Ideas for Front Garden Design
What does your front garden say about you?
Sometimes small front gardens can be more difficult to plan than larger spaces. We’ve put together some ideas for front garden design to help.
Too often the front garden is dominated by the car and a gathering of dustbins and bikes, while the horticultural delights remain hidden around the back of the house.
This is a common occurrence, particularly landscaped gardens in Oxford, where space – especially for parking – is at a premium, bikes are a necessity and an ever-increasing amount of recycling bins need to be stored. All have to find a place in a limited area at the front of the property.
When it’s successful, the front garden should enhance the house and give a lift to the spirits as well as performing its utilitarian functions.
There are three broad outlines that should be considered when re-designing a front garden and they are as follows: It should have unity with the lines and materials of the house; the plants should be properly proportional to the space; and the character of the property should be reflected. Many suburban gardens still reflect the time in which the property was built. A shaved lawn, sharply trimmed at the edges, framed by perfect rows of bedding plants, is time consuming and inappropriate for modern living.
Not many people want to spend their time tending to precious plants on a busy street but that doesn’t mean you should stick to a boring lawn or slabs. Here are a few ideas for small front garden designs that will make your garden look fabulous!
Front Garden Design Ideas
Just adding a tub either side of your front door can brighten up a small front garden and make a big difference.
Hydrangeas, Fuchsias and Foxgloves will give you a lively display of flowers throughout the warmer months, and evergreen plants with variegated foliage or something structured like a Bay tree provides all year-round colour.
Alternatively, a small flower bed under the window filled with alliums and tulips has the same effect.
Using Climbers in your Front Garden
If you don’t have space for tubs you could use climbing plants like Clematis, Climbing Roses (‘Graham Thomas’ is a lovely yellow one with the added bonus of strong fragrance) Ivy or Wisteria to decorate the area around your front door.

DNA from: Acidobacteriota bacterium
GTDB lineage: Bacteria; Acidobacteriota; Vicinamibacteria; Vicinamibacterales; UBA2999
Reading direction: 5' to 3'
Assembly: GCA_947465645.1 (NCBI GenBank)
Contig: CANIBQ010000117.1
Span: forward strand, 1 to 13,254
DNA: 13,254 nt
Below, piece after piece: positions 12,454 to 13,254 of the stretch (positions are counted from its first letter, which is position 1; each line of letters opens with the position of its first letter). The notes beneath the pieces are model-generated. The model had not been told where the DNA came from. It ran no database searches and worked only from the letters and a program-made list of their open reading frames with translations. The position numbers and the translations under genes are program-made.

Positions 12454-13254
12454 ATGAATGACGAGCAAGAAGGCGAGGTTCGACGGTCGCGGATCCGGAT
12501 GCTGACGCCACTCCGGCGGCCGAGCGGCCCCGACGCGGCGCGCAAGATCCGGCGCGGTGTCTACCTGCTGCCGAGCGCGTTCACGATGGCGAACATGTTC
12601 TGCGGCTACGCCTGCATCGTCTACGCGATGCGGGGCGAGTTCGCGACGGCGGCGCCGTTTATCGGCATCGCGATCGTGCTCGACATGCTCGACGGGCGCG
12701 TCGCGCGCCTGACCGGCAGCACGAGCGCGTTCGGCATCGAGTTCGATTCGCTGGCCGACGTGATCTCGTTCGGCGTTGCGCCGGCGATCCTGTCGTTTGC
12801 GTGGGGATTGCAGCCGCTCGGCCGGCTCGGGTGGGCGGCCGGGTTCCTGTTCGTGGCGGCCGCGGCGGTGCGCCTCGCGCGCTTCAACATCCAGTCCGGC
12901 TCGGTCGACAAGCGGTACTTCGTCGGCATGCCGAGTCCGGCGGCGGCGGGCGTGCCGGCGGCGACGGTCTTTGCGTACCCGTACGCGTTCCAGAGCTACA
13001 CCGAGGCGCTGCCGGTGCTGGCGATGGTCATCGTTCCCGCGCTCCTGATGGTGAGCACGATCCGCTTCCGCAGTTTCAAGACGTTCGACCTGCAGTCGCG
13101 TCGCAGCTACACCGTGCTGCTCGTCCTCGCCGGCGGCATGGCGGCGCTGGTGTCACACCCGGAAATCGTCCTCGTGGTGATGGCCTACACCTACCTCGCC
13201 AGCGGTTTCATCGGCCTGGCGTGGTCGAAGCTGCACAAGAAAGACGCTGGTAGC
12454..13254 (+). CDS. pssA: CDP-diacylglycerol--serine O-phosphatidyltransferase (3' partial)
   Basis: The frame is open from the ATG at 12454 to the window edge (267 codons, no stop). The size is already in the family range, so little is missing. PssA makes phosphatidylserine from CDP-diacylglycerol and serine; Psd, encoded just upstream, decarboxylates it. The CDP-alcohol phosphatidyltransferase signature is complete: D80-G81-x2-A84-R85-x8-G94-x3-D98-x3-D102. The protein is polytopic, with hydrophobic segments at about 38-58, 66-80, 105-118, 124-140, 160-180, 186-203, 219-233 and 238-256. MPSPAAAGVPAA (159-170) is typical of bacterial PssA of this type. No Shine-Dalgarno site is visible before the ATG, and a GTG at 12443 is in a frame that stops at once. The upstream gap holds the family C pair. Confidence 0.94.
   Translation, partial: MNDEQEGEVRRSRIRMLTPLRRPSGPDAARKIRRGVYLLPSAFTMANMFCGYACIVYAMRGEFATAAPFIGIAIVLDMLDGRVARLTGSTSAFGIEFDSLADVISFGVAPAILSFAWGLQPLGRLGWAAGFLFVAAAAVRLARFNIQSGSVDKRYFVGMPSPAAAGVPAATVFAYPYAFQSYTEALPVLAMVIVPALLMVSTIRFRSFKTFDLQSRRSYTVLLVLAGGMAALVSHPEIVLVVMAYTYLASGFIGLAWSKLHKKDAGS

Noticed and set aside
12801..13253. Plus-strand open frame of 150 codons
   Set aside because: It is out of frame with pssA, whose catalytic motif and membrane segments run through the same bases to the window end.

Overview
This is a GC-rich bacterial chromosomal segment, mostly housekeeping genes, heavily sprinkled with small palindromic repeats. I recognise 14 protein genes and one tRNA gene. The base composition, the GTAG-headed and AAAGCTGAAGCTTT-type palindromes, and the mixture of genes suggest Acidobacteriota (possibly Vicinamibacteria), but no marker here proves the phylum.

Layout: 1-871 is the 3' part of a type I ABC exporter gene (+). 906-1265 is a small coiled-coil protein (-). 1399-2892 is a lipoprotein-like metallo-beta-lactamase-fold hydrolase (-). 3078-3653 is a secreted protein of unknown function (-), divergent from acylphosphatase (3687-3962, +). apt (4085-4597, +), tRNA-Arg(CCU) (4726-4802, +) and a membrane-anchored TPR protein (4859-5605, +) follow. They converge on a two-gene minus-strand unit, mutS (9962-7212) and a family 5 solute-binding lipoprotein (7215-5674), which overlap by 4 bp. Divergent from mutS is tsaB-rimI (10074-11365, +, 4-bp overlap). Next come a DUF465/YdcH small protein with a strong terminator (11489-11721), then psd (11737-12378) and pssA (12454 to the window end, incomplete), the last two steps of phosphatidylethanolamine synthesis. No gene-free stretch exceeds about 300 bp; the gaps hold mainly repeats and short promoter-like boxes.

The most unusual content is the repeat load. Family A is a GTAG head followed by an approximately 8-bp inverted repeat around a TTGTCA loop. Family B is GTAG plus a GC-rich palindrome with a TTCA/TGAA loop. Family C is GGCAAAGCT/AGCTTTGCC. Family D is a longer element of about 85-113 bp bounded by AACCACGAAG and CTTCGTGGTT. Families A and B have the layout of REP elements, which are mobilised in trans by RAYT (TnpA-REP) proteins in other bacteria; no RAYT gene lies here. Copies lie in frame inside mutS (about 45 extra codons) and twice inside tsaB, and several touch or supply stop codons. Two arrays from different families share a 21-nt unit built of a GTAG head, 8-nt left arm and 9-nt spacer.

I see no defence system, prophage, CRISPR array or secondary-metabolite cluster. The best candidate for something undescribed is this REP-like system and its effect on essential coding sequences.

These will look stunning against a stone or brick wall and the effect of the trailing leaves or flowers will soften a harsh doorway.
You do need to keep on top of them though, as they grow fast and can quickly become unmanageable.
Front Garden Paths
Most small front garden designs include a pathway and there are lots of ways you can work with this.
Planting small shrubs either side of the path adds colour – but be aware how big the plants will grow! For example, Buddleia or Hydrangea might seem like a good idea at first, but they grow quite large and you will be fighting a battle to keep the plants away from the pathway – particularly problematic in wet weather as soggy leaves often mean soggy trousers too!
Spiky plants like Holly and Juniper are also worth avoiding, as they can catch on clothing and skin when overgrown. To give a scented frame to a pathway, Lavender is a good choice.
Ideas for Screening in a Front Garden
Wheelie bins, recycling boxes and bikes stored in a small front garden can make it look untidy. Instead, hide them away behind a wall of fragrant Rosemary or exotic Bamboo.
Alternatively, you could fit a trellis and then plant Rose of Sharon, Ivy, Jasmine or Clematis to create a screen.
Another idea is to use something like a Box hedge to create a natural boundary between the garden and the pavement.
When planning a small front garden think about texture as well as colour. A tiny lawn can be difficult to maintain as there’s often not enough room to manoeuvre a mower.
Try combining slabs with slate chips, gravel and large rocks to create a dramatic effect.
Ideas for Lighting in a Front Garden
Subtle outdoor lights extend the feeling of space in addition as being practical.
Adding outdoor lighting along paths and walkways can help to define the edges of a path and also illuminate any flowers that are planted next to them.
The key thing to remember is that a little goes a long way and remember that darkness can also be used to good effect to conceal any less attractive areas!
Decide on the areas you do want to light and focus on those and in this age of energy efficient outdoor lights, the cost of running is minimal.